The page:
Like the majority of Corporate America, you’ve been cooped up working from home with your loved ones and pets for the past 8 weeks or so. Never venturing out unless to go to the grocery store, or maybe not even then since you’re having groceries delivered. As the number of positive COVID-19 cases continue to rise, you get the notice that your office is opening back up anyway and you have been sequestered to return to work.
If you’re like me, you’re also probably feeling a bit of anxiety after so many weeks of hardly any physical contact with the outside world only to be plunged back into it again.
At the very least, what should your company be doing to mitigate the risk spreading COVID-19 in your office?
Enforce social distancing guidelines.
Limit to 1 person in the kitchen at a time.
Move the break rooms outdoors and limit seating.
Put signs around the office reminding people to keep 6 feet apart at all times.
Put signs in the bathrooms reminding of washing hands for 20 seconds.
Discourage any in-person meetings.
Since evidence shows everyone breathing the same re-circulated air can increase spread of the disease, in-person meetings should not be happening at all. ZOOM calls will still be occurring just as they were performed from home (make sure to bring headphones to work).
Rotate work schedules to keep the population sparse.
In our operations and customer service areas, our office is bringing in only half of the staff and rotating M-W-F and T-TH to work from home each week. This should be part of the policy until we do start actually seeing a flattening of the curve.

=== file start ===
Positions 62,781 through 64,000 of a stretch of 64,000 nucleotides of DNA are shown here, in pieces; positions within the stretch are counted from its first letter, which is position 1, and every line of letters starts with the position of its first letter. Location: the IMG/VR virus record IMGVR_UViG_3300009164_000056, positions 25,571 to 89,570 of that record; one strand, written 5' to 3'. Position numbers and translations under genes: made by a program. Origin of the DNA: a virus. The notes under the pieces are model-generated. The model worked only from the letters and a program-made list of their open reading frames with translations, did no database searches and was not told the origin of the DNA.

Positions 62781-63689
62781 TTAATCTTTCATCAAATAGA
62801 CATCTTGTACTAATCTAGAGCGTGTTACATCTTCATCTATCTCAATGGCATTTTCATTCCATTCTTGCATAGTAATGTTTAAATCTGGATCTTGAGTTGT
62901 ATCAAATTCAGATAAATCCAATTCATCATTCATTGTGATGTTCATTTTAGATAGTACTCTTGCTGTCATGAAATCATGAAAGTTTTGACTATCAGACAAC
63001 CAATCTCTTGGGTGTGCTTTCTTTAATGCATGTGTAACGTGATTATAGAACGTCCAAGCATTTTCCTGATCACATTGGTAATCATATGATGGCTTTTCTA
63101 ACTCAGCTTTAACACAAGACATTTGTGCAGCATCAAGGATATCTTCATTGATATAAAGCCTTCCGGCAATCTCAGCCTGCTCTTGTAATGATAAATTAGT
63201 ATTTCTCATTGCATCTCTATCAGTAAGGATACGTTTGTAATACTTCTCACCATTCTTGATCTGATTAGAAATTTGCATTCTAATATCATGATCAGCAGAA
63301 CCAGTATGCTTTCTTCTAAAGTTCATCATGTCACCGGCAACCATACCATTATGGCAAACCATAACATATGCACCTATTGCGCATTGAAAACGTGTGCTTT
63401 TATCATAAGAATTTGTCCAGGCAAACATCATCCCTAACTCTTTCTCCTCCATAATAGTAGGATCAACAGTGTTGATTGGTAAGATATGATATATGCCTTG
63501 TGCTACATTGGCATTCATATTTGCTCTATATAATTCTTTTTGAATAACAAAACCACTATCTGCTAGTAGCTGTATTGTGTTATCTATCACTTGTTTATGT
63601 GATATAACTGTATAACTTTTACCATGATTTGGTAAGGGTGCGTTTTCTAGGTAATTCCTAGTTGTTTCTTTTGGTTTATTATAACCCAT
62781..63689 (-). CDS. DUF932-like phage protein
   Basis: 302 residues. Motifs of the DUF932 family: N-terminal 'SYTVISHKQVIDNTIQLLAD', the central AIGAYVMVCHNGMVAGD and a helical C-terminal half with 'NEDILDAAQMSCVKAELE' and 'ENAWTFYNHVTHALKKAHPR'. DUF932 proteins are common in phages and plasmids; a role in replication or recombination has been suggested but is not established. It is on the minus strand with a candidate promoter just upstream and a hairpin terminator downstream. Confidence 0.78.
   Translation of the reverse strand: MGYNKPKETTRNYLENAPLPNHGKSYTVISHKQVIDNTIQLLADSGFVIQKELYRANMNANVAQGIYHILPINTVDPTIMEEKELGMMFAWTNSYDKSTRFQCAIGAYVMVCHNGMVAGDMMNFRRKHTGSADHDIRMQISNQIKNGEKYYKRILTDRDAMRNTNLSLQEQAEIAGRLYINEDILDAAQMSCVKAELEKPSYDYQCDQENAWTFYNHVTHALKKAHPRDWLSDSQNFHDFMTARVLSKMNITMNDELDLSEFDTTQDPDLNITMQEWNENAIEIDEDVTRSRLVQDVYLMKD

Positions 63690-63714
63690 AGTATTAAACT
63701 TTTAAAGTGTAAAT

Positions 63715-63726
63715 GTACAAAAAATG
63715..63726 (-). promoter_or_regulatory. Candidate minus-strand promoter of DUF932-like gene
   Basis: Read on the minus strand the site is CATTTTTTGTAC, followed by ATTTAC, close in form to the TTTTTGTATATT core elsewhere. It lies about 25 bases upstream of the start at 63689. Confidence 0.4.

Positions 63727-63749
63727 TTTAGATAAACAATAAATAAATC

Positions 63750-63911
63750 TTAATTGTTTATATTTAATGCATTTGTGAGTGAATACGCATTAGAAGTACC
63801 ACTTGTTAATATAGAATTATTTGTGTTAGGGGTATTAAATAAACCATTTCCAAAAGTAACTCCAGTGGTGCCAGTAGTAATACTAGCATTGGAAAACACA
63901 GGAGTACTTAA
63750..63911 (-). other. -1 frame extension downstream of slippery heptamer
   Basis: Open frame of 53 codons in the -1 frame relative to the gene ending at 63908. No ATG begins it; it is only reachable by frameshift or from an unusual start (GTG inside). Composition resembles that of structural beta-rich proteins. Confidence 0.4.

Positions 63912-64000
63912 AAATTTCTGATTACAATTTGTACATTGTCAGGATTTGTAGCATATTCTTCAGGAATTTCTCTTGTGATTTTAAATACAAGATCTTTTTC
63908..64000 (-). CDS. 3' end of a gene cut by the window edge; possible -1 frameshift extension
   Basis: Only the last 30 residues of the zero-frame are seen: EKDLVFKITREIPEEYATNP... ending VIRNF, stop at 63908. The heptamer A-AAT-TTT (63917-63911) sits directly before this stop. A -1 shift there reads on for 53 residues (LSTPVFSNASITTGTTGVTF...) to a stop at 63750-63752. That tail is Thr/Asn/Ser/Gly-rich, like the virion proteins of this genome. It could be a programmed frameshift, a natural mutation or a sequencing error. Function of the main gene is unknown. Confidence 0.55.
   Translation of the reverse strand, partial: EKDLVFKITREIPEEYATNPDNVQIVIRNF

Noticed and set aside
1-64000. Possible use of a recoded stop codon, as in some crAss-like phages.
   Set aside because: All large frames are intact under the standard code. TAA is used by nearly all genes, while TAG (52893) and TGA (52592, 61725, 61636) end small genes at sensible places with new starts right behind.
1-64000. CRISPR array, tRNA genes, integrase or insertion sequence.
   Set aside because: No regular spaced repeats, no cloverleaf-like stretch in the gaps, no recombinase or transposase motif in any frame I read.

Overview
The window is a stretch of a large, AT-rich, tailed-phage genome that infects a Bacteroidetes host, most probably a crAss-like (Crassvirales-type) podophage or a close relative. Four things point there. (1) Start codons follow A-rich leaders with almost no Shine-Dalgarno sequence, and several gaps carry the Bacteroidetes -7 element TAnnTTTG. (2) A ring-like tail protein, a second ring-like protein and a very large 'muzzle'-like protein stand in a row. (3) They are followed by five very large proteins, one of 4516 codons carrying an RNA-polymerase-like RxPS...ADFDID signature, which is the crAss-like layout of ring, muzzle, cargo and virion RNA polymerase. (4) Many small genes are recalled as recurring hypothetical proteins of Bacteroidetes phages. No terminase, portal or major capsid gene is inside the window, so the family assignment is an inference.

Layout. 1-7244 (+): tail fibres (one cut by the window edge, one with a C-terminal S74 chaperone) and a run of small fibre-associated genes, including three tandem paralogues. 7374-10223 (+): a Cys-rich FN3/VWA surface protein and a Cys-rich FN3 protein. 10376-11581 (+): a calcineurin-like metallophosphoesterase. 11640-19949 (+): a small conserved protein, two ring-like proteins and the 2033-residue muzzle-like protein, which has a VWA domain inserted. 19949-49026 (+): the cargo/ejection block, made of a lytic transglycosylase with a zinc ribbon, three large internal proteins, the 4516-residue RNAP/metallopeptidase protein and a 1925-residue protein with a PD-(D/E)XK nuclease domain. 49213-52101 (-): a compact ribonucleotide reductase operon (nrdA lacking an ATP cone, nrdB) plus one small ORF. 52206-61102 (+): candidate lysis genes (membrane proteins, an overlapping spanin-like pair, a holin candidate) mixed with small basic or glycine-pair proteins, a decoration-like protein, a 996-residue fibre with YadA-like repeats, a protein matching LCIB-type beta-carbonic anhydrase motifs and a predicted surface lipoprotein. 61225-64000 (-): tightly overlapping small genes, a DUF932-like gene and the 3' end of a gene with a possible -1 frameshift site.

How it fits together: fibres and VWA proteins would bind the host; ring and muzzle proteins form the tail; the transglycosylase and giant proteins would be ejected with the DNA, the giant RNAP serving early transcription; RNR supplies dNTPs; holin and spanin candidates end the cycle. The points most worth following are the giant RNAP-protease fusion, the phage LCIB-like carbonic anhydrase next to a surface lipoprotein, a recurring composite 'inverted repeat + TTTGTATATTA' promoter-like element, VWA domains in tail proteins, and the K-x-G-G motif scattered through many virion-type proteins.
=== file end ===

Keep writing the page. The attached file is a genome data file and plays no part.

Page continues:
Install temperature detection devices at entry points.
The best device we have found is an access control device that sends an alert if someone is above the temperature threshold which the CDC recommends is 100.4. It's also an enhanced access control system that can be integrated with your company's existing access control.
Reusable masks should be provided for employees.
Masks are hard to come by, but there are many more providers now who are selling them. If some employees are good at sewing in the office, get them to make some masks for everyone.
Hand sanitizer and wipes should be provided throughout the facility.
Regular sanitation on all common hard surfaces, door handles, and bathrooms. This should be done multiple times a day, if possible.
Communication of a COVID-19 Action Plan.
What happens if someone shows symptoms and tests positive for COVID-19? How will your company handle this? Ask those tough questions of your leadership team. Communication is key. Your company should be enforcing all of these guidelines and communicating to everyone what the company policy and procedures are when there is a potential exposure.
Even with all of these guidelines and best practices put in place, it still feels scary going out there. But, some of us just don’t have a choice. I’m happy I do still have a job, unlike many people out there who don’t. It’s ok to ask these questions to your leadership team to make sure you feel safe. Be smart with your choices and surroundings. Stay safe out there!
About the Author
Kimberly Montini is currently the Communications and Marketing Director for Rolland Solutions. Her heart and soul remains in New York City, where she lived and worked for 10 years as a marketing professional alongside owning a baby and maternity boutique. She relocated to Dallas 3.5 years ago with her husband and two small children.